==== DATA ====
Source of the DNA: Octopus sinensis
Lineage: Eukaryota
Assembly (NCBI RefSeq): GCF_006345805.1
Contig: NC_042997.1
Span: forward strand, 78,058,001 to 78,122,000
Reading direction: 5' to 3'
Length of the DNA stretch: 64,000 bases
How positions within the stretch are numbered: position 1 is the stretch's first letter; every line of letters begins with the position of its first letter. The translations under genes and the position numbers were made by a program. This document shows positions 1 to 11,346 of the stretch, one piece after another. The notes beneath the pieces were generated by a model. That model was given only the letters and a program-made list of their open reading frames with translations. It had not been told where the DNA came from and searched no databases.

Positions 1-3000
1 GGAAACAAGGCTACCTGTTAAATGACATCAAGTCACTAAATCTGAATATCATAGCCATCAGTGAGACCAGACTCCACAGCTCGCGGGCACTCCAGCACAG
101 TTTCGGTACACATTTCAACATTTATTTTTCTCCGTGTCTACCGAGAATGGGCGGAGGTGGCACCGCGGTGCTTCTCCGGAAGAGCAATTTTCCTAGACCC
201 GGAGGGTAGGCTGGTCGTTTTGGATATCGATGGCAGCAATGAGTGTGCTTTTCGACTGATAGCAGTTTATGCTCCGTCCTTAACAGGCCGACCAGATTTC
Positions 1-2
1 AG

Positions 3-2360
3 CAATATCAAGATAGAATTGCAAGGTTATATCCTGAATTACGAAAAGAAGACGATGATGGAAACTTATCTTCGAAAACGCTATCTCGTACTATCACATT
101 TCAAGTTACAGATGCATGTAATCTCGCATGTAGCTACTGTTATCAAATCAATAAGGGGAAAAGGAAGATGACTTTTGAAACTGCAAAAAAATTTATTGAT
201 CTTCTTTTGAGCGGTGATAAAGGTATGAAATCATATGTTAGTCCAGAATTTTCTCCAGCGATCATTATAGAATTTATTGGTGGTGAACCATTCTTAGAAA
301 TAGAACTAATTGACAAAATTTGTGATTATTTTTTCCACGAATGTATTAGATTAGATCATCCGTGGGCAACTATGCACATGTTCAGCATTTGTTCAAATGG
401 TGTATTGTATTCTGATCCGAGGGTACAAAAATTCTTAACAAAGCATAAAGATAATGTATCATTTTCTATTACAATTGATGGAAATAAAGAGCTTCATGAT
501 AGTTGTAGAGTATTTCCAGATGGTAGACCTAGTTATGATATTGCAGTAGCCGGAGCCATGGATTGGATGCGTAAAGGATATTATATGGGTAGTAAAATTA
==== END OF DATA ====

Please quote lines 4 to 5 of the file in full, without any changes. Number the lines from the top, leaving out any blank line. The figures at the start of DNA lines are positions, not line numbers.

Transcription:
Contig: NC_042997.1
Span: forward strand, 78,058,001 to 78,122,000